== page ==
Ray of Hope?
Could it be? Is the light at the end of the long, dark venture capital tunnel finally flickering? It's hard to say, given that VC experts have optimistically speculated, with each quarter's decline in investing, that the industry had finally hit bottom. Unfortunately, the loud thud was never quite heard.
But recent numbers offer more fodder for those taking the optimistic view. After nine quarters of decline, venture investing in the fourth quarter of 2002 finished nearly flat from the prior quarter, according to the latest MoneyTree survey from PricewaterhouseCoopers (PwC), Venture Economics and the National Venture Capital Association. The dollars invested declined from last quarter by only $300 million to $4.2 billion, while the number of entrepreneurs funded--692--was up from 671.
Overall, 2002, with $21.2 billion of venture capital invested, finished at the same level as 1998 and at about half that of 2001. Because exit strategies are still out of reach and VCs can only guess how long their money will be tied up, the low dollar amounts being invested aren't surprising. Valuations before investment are still below what they have been, and terms for entrepreneurs are tougher than ever, says Tracy Lefteroff, global managing partner of PwC's venture capital practice.
Of those businesses getting funded, a greater number are later-stage companies and those seeking expansion capital, rather than start-ups. Jesse Reyes, vice president of Venture Economics, says VCs have always invested where the money was needed. "VCs are moving away from the risks of some start-ups and looking at companies that already have proven concepts but need capital," says Reyes. Of the later-stage companies that got funding in 2002, software companies got the most cash--just under $1 billion--with biotechnology ringing up second, at $671 million.
What's hot these days, according to VCs? No question about it: fully fleshed-out business plans; solid, experienced management teams; substantial first-year revenue and a proven marketing strategy. Jim Matheson, principal of Flagship Ventures, also points to customer validation, which he believes is "the most important thing you can have." Cambridge, Massachusetts-based Flagship now regularly interviews customers as part of its due diligence.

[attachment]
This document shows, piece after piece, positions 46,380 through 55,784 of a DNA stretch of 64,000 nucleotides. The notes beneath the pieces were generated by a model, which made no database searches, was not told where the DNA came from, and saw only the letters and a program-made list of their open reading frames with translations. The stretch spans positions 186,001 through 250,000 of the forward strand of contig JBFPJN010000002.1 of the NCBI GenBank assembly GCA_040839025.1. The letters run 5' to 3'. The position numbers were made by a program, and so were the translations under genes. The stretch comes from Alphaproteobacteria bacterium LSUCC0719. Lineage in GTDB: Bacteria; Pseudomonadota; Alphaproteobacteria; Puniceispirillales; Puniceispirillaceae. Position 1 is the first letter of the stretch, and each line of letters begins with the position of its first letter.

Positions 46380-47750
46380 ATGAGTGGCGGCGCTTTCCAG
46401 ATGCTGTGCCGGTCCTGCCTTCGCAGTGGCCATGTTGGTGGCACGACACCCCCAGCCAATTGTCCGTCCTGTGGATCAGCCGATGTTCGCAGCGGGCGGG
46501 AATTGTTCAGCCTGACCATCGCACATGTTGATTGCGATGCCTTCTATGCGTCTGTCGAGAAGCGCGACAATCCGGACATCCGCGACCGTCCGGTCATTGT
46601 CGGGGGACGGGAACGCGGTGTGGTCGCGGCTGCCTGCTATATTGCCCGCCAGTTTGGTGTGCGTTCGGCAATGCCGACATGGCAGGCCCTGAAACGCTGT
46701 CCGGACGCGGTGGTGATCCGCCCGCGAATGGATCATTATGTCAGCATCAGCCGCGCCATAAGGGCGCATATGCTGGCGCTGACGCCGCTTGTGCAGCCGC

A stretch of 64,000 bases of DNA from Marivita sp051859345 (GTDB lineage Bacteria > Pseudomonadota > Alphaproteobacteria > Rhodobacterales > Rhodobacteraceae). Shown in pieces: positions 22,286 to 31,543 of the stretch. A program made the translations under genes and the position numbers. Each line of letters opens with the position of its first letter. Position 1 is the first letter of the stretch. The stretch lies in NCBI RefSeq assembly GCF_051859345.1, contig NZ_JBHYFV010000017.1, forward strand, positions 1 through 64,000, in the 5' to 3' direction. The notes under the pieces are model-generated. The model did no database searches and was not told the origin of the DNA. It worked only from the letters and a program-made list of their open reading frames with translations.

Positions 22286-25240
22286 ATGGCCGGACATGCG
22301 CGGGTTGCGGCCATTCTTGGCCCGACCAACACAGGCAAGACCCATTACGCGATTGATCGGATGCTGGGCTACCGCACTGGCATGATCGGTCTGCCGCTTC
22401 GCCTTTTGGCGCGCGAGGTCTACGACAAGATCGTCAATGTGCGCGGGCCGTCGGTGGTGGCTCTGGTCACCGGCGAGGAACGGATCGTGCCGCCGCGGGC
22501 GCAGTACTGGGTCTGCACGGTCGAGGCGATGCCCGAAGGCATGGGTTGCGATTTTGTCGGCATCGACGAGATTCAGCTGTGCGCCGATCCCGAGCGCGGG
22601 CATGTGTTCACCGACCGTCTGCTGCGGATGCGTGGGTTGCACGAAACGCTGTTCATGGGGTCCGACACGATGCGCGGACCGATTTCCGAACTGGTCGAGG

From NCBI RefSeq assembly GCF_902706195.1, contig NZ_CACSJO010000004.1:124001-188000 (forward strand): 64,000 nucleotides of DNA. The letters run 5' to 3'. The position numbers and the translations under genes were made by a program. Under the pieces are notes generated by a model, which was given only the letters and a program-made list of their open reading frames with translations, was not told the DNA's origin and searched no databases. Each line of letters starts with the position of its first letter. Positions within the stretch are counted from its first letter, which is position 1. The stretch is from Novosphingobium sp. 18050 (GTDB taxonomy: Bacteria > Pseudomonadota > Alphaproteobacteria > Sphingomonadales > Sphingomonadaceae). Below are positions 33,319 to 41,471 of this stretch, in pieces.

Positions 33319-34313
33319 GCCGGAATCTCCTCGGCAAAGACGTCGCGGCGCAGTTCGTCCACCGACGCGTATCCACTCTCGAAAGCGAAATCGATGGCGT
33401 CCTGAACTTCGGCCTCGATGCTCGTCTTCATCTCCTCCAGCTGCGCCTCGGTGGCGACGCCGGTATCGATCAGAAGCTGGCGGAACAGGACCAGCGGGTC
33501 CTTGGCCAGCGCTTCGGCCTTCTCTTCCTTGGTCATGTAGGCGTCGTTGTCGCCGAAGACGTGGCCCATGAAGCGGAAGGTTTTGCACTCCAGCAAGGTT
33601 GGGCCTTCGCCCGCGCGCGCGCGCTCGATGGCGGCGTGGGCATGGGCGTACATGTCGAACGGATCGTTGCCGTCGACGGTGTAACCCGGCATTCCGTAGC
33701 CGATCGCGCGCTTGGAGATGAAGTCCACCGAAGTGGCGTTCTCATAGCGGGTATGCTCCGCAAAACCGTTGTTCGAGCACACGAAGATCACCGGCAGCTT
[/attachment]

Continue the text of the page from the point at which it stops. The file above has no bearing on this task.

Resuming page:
But those who seek VC money still have to cope with the bitter pills of depressed valuations and harsh deal terms, at least until the market picks up and venture capitalists see a greater possibility of recouping their money quickly. While it isn't clear yet--and likely won't be until uncertainty settles on the world stage--when we'll see a turnaround, a 2003 survey of venture capitalists across the country by Profit Dynamics, a Fountain Hills, Arizona, research and consulting firm, pointed to better times ahead. Sixty percent said the VC outlook for 2003 would be better or much better than 2002, while none of them predicted the environment would significantly worsen. Overwhelmingly, they cited an improved economy and equity markets as the reason for their optimism.
"It's a much better time than it's been for the last two years," says Dee Power, who, with partner Brian E. Hill, co-founded Profit Dynamics and co-wrote Inside Secrets to Venture Capital (John Wiley & Sons). "If I were an entrepreneur and wanted second-stage financing, I'd start looking for it now; last year, I would have tried to bootstrap."
In terms of getting in the door, and for those who don't have a referral from a trusted associate, VCs surveyed by Profit Dynamics favored networking most, followed by attending industry events such as VC conferences, and directly contacting VCs. The one option nobody suggested was using an online matching service, which surprised Power. "You'd think it would work, but VCs and angels say they don't use it," she says. "The personal factor is important for investors."
C.J. Prince is executive editor of CEO Magazine. She can be contacted at firstname.lastname@example.org.